James Dasaolu eager not to be just a one-season hit


Athletics Correspondent

As James Dasaolu settles in the blocks for his first race of the season in Glasgow on Saturday there will be a sense of expectation and apprehension over whether he can back up his breakthrough year.

Britain has been crying out for a global sprinter since Linford Christie, and during 2013 Dasaolu offered that glimmer of hope to a sprint-starved nation with his first major championship medal, a silver at last year’s European Indoors. But more crucially last year, he became the second-quickest Briton of all time over 100 metres, his run of 9.91sec just four-hundredths shy of Christie’s national mark set more than two decades ago.

With that, the expectation in 2014 is far greater but Dasaolu is adamant he will not become a one-off and let his sprint prowess fade away just as he and his new training partner Adam Gemili are beginning to put Britain back on the sprint map.

“You get people who have one-season wonders but I want to continue what I did last year,” said the 26-year-old. “I went sub-10 and won medals for my country. I just want to go sub-10 on a more consistent basis and race more on the Diamond League circuit, and race the best sprinters in the world out there and kind of show them that we in Britain have the sprinters to give back to the world.”

Gemili’s move to the training group under Dasaolu’s coach Steve Fudge has added an even healthier rivalry between Britain’s two quickest men. Gemili is unlikely to feature indoors this season so any anticipated national or international duels will have to wait until the summer.

They are rivals online – the pair regularly play the game Call of Duty, with Gemili holding the upper hand – and on the track where honours over the winter, says Dasaolu, have been even. Of their new working relationship in Loughborough he said: “It helps to push each other and see where the other person’s at, to challenge each other in training, to be at your best.”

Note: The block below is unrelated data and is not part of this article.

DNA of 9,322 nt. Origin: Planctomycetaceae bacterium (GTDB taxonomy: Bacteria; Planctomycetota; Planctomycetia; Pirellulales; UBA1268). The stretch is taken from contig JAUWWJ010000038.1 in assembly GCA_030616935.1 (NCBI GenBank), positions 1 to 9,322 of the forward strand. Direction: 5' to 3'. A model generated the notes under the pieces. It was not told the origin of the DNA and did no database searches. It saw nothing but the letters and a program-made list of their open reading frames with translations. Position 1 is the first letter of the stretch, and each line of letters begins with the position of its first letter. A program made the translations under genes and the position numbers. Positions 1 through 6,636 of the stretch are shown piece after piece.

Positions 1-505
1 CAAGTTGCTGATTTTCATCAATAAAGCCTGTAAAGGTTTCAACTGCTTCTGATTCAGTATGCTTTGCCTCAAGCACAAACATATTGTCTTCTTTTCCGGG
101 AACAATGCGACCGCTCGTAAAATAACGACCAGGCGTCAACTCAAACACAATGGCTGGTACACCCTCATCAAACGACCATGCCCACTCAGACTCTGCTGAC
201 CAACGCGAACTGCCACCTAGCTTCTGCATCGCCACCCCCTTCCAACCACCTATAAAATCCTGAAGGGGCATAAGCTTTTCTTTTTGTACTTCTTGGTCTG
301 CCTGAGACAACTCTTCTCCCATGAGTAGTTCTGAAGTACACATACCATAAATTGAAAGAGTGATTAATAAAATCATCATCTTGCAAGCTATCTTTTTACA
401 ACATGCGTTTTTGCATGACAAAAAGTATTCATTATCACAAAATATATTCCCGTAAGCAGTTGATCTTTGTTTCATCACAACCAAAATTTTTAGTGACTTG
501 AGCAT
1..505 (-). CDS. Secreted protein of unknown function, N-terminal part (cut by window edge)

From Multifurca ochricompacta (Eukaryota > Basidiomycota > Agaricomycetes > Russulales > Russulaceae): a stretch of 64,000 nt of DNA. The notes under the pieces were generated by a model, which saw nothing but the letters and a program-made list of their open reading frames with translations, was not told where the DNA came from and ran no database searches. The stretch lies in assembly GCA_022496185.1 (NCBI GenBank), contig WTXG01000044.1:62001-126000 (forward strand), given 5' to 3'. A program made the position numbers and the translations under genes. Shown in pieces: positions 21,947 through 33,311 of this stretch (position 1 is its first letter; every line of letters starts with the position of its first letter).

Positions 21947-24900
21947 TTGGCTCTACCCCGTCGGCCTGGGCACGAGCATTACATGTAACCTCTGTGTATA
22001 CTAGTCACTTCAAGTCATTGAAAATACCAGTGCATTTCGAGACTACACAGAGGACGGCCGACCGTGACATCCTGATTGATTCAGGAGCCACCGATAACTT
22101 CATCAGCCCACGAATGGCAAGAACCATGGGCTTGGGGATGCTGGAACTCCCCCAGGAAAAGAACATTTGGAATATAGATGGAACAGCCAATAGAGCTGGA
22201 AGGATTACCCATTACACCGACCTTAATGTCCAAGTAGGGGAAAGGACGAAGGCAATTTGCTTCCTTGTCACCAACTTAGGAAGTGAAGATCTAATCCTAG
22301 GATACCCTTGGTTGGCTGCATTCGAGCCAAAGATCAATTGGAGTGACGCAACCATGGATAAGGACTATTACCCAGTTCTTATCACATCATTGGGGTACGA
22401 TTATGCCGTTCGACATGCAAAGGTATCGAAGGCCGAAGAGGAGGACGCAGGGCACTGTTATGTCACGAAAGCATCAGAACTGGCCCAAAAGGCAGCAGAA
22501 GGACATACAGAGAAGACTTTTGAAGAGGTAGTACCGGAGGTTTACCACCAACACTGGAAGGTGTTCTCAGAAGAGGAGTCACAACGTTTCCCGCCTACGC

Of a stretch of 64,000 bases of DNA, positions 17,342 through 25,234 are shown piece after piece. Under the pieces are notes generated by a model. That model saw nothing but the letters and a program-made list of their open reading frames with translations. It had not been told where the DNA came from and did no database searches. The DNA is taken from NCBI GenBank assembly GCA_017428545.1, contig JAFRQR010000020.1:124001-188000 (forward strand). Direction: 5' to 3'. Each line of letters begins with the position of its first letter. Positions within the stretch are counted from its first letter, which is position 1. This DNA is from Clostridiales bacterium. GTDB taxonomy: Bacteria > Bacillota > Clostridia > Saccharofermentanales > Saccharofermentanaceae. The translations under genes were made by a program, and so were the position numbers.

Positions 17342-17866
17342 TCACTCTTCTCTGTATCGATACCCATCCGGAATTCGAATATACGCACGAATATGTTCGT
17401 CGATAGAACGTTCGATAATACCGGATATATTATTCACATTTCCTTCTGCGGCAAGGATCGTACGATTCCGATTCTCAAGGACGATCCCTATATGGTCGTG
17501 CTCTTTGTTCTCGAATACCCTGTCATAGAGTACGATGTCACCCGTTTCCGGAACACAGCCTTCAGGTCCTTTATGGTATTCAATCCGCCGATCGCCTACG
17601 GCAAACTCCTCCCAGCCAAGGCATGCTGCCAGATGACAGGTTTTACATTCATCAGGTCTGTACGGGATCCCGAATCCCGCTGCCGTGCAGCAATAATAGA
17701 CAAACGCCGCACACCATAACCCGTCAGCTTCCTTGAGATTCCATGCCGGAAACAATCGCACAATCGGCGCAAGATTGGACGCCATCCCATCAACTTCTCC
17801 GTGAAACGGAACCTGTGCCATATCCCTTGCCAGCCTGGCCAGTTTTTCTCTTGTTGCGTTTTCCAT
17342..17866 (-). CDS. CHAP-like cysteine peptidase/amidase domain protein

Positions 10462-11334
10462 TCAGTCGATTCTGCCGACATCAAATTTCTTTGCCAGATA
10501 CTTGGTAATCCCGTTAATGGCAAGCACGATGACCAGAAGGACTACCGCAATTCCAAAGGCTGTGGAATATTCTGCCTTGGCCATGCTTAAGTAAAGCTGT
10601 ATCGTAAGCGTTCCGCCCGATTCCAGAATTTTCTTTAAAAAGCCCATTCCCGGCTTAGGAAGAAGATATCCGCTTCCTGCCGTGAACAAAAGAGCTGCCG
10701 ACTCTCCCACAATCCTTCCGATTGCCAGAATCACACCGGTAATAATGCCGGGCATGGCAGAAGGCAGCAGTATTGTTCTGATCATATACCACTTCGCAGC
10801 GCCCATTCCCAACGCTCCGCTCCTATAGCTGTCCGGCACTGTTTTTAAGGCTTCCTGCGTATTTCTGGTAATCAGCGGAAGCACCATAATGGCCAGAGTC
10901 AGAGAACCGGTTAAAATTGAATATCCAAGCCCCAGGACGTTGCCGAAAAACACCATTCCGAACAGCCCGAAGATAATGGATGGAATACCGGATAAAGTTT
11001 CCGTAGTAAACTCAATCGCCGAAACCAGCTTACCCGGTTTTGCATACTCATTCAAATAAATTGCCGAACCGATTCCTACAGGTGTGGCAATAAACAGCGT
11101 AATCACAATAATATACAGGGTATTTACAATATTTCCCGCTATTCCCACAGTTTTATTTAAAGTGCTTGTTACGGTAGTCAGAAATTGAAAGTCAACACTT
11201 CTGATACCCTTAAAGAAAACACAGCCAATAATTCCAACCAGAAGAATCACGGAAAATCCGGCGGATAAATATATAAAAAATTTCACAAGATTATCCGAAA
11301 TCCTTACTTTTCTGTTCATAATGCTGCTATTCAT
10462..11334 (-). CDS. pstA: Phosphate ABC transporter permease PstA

Dasaolu plans three meetings before the World Indoors in Poland in March but despite that packed schedule question marks remain over the state of his body, which has capitulated in the past. As a result, Fudge repeatedly had to pull him out of races at the last minute last season as a precautionary measure.

But this winter, which entailed a training camp in South Africa, Dasaolu insists he is “fit and raring today” and that a second winter devoid of injury has “allowed the body to become more robust on a consistent basis”.

Working with Fudge, he has made technical changes to his sprinting, notably his starts, which were previously so disparate in their delivery.

Divulging such changes, he added: “I was losing out in the first two steps. It’s more like a shuffle, making my first two or three steps to be quicker and more responsive so I’m out of the blocks quicker.

“The indoors serves as a chance for me to see how the technical changes have affected my race. The indoors allows me to practise my start so, come the outdoor season, it’s ingrained in me.”

The Sainsbury’s Glasgow International Match is live on BBC 1 from 1.45pm Saturday

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